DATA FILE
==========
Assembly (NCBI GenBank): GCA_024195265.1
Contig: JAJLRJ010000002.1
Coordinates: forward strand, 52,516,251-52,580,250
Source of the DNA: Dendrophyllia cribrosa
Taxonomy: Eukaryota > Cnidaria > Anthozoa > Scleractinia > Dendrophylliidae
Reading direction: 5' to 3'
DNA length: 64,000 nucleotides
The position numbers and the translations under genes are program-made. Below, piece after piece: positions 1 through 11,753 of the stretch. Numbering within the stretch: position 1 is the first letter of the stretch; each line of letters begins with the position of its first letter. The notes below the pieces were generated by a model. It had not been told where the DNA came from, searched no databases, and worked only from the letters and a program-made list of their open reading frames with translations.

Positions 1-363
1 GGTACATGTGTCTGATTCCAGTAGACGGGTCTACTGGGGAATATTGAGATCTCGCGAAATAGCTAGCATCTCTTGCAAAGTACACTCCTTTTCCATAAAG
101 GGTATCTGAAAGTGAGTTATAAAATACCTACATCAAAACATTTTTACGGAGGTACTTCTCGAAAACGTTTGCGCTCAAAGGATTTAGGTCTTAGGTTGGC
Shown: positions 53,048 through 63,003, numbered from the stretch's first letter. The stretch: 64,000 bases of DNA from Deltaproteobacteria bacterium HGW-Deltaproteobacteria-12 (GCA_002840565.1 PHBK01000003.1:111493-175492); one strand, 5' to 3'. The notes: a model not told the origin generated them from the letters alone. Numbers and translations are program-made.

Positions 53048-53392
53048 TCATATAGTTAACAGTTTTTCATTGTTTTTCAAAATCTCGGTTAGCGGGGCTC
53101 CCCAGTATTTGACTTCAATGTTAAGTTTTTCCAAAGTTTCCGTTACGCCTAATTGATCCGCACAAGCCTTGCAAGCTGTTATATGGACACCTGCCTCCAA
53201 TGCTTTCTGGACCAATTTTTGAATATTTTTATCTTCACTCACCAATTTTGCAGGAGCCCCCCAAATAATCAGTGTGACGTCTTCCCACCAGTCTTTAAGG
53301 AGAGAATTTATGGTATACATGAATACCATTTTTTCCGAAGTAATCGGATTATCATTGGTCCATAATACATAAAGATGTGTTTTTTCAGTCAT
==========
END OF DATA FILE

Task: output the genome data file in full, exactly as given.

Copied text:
Assembly (NCBI GenBank): GCA_024195265.1
Contig: JAJLRJ010000002.1
Coordinates: forward strand, 52,516,251-52,580,250
Source of the DNA: Dendrophyllia cribrosa
Taxonomy: Eukaryota > Cnidaria > Anthozoa > Scleractinia > Dendrophylliidae
Reading direction: 5' to 3'
DNA length: 64,000 nucleotides
The position numbers and the translations under genes are program-made. Below, piece after piece: positions 1 through 11,753 of the stretch. Numbering within the stretch: position 1 is the first letter of the stretch; each line of letters begins with the position of its first letter. The notes below the pieces were generated by a model. It had not been told where the DNA came from, searched no databases, and worked only from the letters and a program-made list of their open reading frames with translations.

Positions 1-363
1 GGTACATGTGTCTGATTCCAGTAGACGGGTCTACTGGGGAATATTGAGATCTCGCGAAATAGCTAGCATCTCTTGCAAAGTACACTCCTTTTCCATAAAG
101 GGTATCTGAAAGTGAGTTATAAAATACCTACATCAAAACATTTTTACGGAGGTACTTCTCGAAAACGTTTGCGCTCAAAGGATTTAGGTCTTAGGTTGGC
Shown: positions 53,048 through 63,003, numbered from the stretch's first letter. The stretch: 64,000 bases of DNA from Deltaproteobacteria bacterium HGW-Deltaproteobacteria-12 (GCA_002840565.1 PHBK01000003.1:111493-175492); one strand, 5' to 3'. The notes: a model not told the origin generated them from the letters alone. Numbers and translations are program-made.

Positions 53048-53392
53048 TCATATAGTTAACAGTTTTTCATTGTTTTTCAAAATCTCGGTTAGCGGGGCTC
53101 CCCAGTATTTGACTTCAATGTTAAGTTTTTCCAAAGTTTCCGTTACGCCTAATTGATCCGCACAAGCCTTGCAAGCTGTTATATGGACACCTGCCTCCAA
53201 TGCTTTCTGGACCAATTTTTGAATATTTTTATCTTCACTCACCAATTTTGCAGGAGCCCCCCAAATAATCAGTGTGACGTCTTCCCACCAGTCTTTAAGG
53301 AGAGAATTTATGGTATACATGAATACCATTTTTTCCGAAGTAATCGGATTATCATTGGTCCATAATACATAAAGATGTGTTTTTTCAGTCAT